Bleaching corals of two species appear to feed from neighboring algal turfs

During bleaching, corals typically cannot obtain sufficient energy from their symbiotic dinoflagellates alone and must therefore rely on alternative energy sources such as plankton, lipid reserves (e.g., Grottoli et al. 2004), and photosynthate from endolithic algae (Fine and Loya 2002). Another possible strategy for energy acquisition during bleaching is described here. On three consecutive nights in October 2010, five heavily bleached colonies of Colpophyllia natans were observed extending their mesenterial filaments from the colony edge into neighboring algal turfs up to 4 cm away (Fig. 1a, b). The same behavior was observed in one bleaching colony of Montastraea faveolata (Fig. 1c). All observations were made between 20:00 and 23:00 h at depths of 7–9 m. Mesenteries were observed interacting only with algal turfs and occasionally with larger fragments of macroalgae (Fig. 1a, c), but not with neighboring corals or bare substrate.

Fig. 1

Partially bleached corals with mesenterial filaments extended into nearby algal turfs. a and b Colpophyllia natans. c Montastraea faveolata. A small number of interactions with branching macroalgae (Dictyota sp.) are also visible in (b) and (c). All scale bars are approximately 0.5 cm

Turf algae are known to exude glucose and other photosynthetic products from their tissues (Haas et al. 2010). The bleaching corals may have used their extended mesenteries to feed on this photosynthate, on the diatoms, microalgae, and heterotrophic bacteria shown to be associated with the macroalgae at this same study site (Barott et al. 2011), and/or on the microfauna sheltered within the turfs. Colpophyllia natans is known to fight neighboring corals using its relatively long mesenterial filaments; however, neither C. natans nor M. faveolata is known to “fight” algal turfs. Furthermore, this behavior was observed only during an extended coral bleaching event and never in 30 preceding hours of nighttime observation or 100+ total hours of observation at this site (Water Factory, Curaçao, 12°10′91″N, 68°95′49″W). Thus, the behavior described here is most likely a feeding strategy used by corals undergoing an extended period of bleaching. Because most research on coral bleaching is conducted during the day, the generality of this behavior is not known. More broadly, this observation highlights the fact that simultaneous changes to reef health and community structure (such as more frequent coral bleaching events and long-term increases in turf algal cover) may occur for different reasons and at different rates but may nevertheless act together to reveal previously unknown acclimatization behaviors in coral reef organisms.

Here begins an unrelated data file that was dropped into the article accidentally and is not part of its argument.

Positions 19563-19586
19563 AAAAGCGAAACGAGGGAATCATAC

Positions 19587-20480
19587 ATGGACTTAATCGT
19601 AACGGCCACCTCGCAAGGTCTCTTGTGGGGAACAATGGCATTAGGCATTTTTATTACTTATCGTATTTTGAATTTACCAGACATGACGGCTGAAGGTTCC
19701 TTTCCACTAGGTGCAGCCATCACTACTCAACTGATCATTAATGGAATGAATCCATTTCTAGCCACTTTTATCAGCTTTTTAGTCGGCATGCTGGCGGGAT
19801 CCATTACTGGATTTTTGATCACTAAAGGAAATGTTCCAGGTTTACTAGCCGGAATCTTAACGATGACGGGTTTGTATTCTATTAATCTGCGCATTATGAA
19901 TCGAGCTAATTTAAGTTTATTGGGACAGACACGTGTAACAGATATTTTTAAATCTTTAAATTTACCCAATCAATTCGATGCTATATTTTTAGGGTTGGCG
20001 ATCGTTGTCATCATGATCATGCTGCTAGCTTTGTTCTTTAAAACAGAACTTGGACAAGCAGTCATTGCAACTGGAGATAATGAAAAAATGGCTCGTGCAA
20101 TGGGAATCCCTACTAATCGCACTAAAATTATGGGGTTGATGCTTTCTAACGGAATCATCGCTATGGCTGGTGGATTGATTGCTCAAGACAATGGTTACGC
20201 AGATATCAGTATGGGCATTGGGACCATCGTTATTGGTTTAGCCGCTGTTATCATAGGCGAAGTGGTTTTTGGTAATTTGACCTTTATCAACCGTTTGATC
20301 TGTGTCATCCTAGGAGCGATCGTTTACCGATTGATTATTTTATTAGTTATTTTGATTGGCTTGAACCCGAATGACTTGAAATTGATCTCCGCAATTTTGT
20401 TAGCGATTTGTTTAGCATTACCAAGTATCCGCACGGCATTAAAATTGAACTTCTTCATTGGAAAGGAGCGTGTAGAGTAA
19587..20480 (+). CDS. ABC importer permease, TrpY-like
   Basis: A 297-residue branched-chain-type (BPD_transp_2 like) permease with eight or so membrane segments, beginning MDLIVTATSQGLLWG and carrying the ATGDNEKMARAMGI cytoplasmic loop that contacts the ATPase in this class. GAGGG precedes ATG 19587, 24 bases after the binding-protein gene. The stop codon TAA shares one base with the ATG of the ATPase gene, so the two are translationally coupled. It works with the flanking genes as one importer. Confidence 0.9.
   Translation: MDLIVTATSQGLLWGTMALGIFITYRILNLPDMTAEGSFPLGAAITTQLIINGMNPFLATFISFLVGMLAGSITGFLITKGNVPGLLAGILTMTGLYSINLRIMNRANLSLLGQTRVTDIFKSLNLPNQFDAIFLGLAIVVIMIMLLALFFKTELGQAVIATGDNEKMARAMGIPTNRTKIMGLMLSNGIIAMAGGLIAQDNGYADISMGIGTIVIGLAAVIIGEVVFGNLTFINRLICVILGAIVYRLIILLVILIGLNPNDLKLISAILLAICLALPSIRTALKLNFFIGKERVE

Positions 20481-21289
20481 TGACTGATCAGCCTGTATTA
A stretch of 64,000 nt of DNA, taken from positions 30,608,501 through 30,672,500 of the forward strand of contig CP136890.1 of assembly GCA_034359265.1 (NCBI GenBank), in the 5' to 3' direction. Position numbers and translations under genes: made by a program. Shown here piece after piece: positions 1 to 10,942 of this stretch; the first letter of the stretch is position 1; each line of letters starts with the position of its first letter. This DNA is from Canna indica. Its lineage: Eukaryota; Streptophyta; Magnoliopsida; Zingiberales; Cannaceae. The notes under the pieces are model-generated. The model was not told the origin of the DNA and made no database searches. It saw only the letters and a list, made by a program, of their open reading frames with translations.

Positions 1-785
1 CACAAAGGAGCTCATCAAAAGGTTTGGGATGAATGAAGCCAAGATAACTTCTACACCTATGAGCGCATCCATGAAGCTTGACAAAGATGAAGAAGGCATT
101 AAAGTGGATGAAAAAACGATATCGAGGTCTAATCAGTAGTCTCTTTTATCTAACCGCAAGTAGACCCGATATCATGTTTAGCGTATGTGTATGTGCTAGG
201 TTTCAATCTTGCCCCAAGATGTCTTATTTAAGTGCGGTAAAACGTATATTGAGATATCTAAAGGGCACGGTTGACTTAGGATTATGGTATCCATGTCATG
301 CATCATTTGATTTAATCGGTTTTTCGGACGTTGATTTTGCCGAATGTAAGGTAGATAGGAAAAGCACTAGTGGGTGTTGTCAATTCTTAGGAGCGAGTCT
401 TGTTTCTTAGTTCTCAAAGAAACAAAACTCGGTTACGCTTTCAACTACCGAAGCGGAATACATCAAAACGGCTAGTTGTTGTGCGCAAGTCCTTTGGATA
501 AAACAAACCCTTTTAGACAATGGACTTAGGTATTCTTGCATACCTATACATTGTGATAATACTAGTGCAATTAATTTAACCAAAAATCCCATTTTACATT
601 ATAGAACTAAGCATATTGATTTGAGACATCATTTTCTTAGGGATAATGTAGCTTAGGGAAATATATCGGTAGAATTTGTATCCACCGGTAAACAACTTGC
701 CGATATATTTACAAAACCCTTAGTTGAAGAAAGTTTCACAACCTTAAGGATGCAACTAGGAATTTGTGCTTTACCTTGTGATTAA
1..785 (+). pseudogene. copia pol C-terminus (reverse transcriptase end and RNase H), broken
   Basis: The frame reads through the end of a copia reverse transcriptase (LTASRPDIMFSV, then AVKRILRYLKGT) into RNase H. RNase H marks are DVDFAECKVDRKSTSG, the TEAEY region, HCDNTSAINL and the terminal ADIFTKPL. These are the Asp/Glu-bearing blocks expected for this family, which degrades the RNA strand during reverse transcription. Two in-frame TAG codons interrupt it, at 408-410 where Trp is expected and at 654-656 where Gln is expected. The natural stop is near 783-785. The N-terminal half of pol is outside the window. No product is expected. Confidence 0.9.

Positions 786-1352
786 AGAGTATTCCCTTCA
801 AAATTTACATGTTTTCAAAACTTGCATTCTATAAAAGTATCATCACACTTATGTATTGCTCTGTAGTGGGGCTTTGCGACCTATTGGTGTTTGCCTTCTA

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Correspondence to K. L. Marhaver.

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Marhaver, K.L. Bleaching corals of two species appear to feed from neighboring algal turfs. Coral Reefs 30, 651 (2011).

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  • Microalgae
  • Coral Reef
  • Macroalgae
  • Dinoflagellate
  • Coral Bleaching